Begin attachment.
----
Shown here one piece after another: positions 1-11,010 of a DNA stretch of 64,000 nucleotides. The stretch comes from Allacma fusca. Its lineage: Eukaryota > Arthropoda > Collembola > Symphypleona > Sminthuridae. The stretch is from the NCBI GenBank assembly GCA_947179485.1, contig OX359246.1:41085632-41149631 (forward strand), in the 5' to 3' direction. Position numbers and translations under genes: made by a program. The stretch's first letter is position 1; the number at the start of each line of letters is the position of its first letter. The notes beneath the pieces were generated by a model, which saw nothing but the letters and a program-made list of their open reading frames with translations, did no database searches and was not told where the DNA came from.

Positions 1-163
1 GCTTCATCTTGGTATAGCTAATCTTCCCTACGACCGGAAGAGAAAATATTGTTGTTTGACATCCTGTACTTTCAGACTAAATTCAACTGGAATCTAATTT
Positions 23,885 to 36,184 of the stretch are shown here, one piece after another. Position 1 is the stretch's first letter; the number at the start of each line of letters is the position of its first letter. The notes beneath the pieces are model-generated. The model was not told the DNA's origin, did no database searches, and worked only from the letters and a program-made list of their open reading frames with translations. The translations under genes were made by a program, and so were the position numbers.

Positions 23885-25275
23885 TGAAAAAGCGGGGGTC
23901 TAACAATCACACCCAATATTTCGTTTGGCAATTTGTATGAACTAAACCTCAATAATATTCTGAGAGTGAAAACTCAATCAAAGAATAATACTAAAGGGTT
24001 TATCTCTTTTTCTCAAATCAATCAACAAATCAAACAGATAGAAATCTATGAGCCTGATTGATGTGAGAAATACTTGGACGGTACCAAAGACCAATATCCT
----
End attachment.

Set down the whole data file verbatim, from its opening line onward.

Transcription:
Shown here one piece after another: positions 1-11,010 of a DNA stretch of 64,000 nucleotides. The stretch comes from Allacma fusca. Its lineage: Eukaryota > Arthropoda > Collembola > Symphypleona > Sminthuridae. The stretch is from the NCBI GenBank assembly GCA_947179485.1, contig OX359246.1:41085632-41149631 (forward strand), in the 5' to 3' direction. Position numbers and translations under genes: made by a program. The stretch's first letter is position 1; the number at the start of each line of letters is the position of its first letter. The notes beneath the pieces were generated by a model, which saw nothing but the letters and a program-made list of their open reading frames with translations, did no database searches and was not told where the DNA came from.

Positions 1-163
1 GCTTCATCTTGGTATAGCTAATCTTCCCTACGACCGGAAGAGAAAATATTGTTGTTTGACATCCTGTACTTTCAGACTAAATTCAACTGGAATCTAATTT
Positions 23,885 to 36,184 of the stretch are shown here, one piece after another. Position 1 is the stretch's first letter; the number at the start of each line of letters is the position of its first letter. The notes beneath the pieces are model-generated. The model was not told the DNA's origin, did no database searches, and worked only from the letters and a program-made list of their open reading frames with translations. The translations under genes were made by a program, and so were the position numbers.

Positions 23885-25275
23885 TGAAAAAGCGGGGGTC
23901 TAACAATCACACCCAATATTTCGTTTGGCAATTTGTATGAACTAAACCTCAATAATATTCTGAGAGTGAAAACTCAATCAAAGAATAATACTAAAGGGTT
24001 TATCTCTTTTTCTCAAATCAATCAACAAATCAAACAGATAGAAATCTATGAGCCTGATTGATGTGAGAAATACTTGGACGGTACCAAAGACCAATATCCT